|Numbers indicate size of two-party preferred booth majority for Labor. Click for larger image. Map boundaries courtesy of Ben Raue at The Tally Room.|
The electorate of Port Adelaide includes Port Adelaide itself and the adjacent Le Fevre Peninsula, including the suburbs around Sempahore and Largs Bay, along with Woodville and its surrounds to the north of the city and, some distance to the north-east, a stretch of suburbs from Parfield Gardens north to Salisbury North, which are separated from the rest of the electorate by the Dry Creek industrial area. A very safe seat for Labor, its margin after the 2013 election was 14.0%, pared back from a redistribution-adjusted 20.9% by a 6.9% swing to the Liberals.
Port Adelaide was created with the expansion of parliament in 1949 from an area that had previously made Hindmarsh a safe seat for Labor. Such was Labor’s strength that the Liberals did not field candidates in 1954 and 1955, when the only competition for Labor came from the Communist Party. Rod Sawford assumed the seat at a by-election in 1988 upon the resignation of the rather more high-profile Mick Young, who had been the member since 1974. With Sawford’s retirement at the 2007 election the seat passed on to Mark Butler, the state secretary of the Left faction Liquor Hospitality and Miscellaneous Workers Union and a descendant of two conservative state premiers: his great- and great-great-grandfathers, both of whom were called Sir Richard Butler.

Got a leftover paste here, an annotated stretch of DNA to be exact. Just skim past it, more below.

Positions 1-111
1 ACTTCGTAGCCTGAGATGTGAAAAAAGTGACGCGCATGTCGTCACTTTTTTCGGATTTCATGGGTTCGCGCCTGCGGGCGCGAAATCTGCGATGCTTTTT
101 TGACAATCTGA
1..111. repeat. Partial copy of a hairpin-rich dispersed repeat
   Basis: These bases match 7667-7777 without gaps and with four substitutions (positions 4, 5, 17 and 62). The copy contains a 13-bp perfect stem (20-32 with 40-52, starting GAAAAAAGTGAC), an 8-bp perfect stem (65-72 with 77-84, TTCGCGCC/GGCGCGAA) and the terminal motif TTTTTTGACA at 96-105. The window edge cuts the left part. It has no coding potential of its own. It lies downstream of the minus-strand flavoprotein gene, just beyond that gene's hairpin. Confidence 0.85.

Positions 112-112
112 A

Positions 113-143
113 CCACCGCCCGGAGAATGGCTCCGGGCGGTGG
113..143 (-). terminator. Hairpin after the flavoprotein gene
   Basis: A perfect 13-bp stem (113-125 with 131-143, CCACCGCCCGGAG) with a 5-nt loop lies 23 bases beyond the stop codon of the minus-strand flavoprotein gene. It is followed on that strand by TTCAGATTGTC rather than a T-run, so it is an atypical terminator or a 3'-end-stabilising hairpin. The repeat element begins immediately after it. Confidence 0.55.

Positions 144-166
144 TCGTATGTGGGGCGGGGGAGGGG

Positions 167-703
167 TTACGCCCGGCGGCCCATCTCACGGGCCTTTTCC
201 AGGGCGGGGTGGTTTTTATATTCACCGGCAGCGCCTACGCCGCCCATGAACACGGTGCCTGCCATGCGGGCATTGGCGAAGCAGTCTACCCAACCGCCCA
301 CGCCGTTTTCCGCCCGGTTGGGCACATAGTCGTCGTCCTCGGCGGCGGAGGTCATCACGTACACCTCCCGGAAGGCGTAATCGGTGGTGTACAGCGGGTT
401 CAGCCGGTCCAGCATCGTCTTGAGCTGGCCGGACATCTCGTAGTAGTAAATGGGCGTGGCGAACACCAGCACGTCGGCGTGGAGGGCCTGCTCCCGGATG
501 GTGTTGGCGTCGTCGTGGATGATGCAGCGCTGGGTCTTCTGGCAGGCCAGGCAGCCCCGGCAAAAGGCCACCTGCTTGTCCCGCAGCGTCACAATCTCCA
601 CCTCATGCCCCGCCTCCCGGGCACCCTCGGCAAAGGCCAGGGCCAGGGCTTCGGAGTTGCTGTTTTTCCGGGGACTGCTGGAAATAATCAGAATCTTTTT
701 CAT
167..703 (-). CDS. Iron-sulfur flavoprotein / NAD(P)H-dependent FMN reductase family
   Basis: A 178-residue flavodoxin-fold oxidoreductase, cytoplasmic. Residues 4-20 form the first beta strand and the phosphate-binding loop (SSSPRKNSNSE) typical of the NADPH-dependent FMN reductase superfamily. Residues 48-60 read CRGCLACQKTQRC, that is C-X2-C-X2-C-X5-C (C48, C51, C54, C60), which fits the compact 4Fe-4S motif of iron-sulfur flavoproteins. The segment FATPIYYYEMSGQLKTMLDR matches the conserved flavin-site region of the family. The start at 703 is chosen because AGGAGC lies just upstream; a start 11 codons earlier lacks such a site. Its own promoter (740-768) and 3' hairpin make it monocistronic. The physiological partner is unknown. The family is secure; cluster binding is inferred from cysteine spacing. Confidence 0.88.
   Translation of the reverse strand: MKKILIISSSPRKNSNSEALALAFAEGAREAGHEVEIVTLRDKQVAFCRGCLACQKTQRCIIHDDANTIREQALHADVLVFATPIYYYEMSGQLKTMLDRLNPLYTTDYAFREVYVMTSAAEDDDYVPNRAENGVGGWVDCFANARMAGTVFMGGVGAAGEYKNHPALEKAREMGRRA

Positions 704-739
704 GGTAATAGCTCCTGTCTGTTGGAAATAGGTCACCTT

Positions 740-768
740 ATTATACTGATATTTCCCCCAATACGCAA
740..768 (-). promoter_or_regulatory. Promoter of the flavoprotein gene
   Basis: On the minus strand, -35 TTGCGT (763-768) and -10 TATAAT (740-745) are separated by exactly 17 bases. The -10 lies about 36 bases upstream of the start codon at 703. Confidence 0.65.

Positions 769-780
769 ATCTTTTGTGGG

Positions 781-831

Butler quietly established himself as a rising star over Labor’s two terms in government, winning promotion to parliamentary secretary in June 2009 and then to the junior ministry portfolios of mental health and ageing after the 2010 election. The latter promotion came despite his noted hesitancy in jumping aboard the Julia Gillard bandwagon during the June 2010 leadership coup. Butler was elevated to cabinet in December 2011 when social inclusion was added to his existing responsibilities, and he further gained housing and homeless in the February 2013 reshuffle which followed the departure of Nicola Roxon and Chris Evans. He remained solidly behind Gillard when Kevin Rudd challenged her for the leadership in February 2012, but emerged among the decisive defectors to the Rudd camp ahead of his successful leadership bid in June 2013. The subsequent reshuffle saw him promoted to environment and climate change, which he retained in the shadow ministry following the election defeat.